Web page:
“Tutu, oh, Tutu,” cried the girl, “Tutu, but…you…you… What will happen to Grandfather?”
“I will take care of him, go now, girl, run!” the young man urged her and lifted her over the window-sill. “Run four your life.”
With a soft thud the girl landed safely on the ground and was over at the back door in a second. She opened the door and stepped into the service lane. Behind her she could hear the mob rampage through the room. She stopped in her tracks. Grandfather. What would happen to Grandfather? She could not leave him, could she? But Tutu’s words hammered inside her head: “Run, girl, run for your life.”
The girl ran on; she tripped over rubbish and discarded kitchen waste. But on she ran till she reached the narrow beam of light that fell into the lane through a doorway. With trembling hands she opened the door and sobbing with exhaustion, she fell into the arms of a waiting woman. The woman drew the trembling girl close and whispered into the girl’s hair, “Thank God, you are alive. We were so worried about you and your grandfather. Is he coming with Tutu?”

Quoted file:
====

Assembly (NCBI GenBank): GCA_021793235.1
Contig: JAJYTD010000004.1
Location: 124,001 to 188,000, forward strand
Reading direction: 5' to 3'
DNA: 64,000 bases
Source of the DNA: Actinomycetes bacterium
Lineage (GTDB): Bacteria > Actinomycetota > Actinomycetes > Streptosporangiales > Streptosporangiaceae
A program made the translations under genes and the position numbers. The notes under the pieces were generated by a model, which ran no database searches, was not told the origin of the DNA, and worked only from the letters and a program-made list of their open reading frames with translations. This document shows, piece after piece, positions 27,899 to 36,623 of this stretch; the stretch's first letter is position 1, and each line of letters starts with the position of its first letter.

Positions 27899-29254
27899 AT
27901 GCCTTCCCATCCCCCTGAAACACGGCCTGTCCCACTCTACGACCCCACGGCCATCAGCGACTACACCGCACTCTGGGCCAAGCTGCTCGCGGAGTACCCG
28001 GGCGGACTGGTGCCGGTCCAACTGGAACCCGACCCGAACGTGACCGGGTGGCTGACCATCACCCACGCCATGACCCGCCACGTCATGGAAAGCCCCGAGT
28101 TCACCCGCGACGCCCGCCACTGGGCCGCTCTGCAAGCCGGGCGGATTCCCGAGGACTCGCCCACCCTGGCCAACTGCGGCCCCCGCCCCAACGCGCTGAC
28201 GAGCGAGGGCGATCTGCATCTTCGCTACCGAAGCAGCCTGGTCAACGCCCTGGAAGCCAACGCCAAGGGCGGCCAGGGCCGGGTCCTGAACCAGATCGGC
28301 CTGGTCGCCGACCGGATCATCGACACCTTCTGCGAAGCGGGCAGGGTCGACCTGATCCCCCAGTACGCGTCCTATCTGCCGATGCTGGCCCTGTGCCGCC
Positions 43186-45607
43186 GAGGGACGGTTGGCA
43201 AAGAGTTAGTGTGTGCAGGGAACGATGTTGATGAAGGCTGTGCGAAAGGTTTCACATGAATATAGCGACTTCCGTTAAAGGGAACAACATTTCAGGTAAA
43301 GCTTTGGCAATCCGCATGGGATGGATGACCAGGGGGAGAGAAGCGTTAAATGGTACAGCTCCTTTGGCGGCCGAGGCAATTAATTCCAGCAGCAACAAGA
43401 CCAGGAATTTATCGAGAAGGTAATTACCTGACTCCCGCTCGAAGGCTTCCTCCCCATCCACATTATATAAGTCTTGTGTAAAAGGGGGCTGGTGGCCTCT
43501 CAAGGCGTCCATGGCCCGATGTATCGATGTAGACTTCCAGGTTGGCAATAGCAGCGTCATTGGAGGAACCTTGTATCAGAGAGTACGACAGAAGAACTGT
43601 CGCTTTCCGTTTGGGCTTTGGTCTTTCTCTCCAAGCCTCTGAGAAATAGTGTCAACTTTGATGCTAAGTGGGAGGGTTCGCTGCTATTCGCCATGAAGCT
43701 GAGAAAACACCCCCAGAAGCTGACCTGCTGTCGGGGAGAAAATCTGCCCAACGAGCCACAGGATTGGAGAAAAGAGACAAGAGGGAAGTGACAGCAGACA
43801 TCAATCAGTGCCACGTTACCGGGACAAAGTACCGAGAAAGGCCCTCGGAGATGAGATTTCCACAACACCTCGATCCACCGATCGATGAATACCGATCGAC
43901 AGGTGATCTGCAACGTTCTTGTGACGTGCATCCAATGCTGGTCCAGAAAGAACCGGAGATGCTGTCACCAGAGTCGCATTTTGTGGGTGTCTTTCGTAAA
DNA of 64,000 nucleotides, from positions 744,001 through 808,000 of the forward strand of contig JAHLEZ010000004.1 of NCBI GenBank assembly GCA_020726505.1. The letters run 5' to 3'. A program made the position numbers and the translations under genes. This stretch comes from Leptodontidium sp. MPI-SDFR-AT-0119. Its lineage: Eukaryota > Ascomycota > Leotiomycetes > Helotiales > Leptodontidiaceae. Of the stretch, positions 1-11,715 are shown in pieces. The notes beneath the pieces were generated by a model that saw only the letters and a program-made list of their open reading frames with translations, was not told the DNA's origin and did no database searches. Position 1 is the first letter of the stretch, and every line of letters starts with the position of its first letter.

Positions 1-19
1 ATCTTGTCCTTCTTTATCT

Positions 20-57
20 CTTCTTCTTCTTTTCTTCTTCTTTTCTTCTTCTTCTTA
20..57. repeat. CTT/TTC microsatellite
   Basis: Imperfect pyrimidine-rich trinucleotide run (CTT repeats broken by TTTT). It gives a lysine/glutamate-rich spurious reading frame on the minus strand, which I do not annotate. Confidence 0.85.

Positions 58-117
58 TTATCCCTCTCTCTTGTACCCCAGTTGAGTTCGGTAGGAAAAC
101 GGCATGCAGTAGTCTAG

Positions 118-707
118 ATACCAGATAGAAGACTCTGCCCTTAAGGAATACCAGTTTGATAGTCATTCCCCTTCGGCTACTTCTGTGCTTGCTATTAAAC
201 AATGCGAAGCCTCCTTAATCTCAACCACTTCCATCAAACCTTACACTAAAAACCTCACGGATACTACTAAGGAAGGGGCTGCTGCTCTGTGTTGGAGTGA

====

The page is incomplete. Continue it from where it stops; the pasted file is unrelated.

“I don’t know,” whispered the girl, “I don’t know.” And she began to cry.
The woman rocked her gently in her arms and said, “It is all right, it is all right. It is all over now. Let us wait for them here.”
The girl did not know how long they waited, how long they listened into the night, to the sound of smashing glass, breaking wood and raucous voices filled with hatred and aggression. And then the noise died, and the mob moved on and the night was quite again.
The girl looked searchingly at the woman’s face. Why had Tutu not come? Where was her grandfather?
The woman turned her face away and walked slowly towards the door. She was about to bolt it when she stopped and listened. They could hear footsteps and low whispers. There were people coming. The girl tensed. Was it them? Was it Tutu and her grandfather? She held her breath but then rushed towards the door, pulled it open and peered into the dark back lane. She could make out two figures not very far away, one leading the other. And then their low voices reached her ears.
“We are almost there, Grandfather, we have made it. I know you have lost almost everything, but you are alive.”
“We are all alive, my dear boy, thanks to you,” returned the old man, “you, the girl and me.” And then he called into the night, “Are you there, bitia-rani?”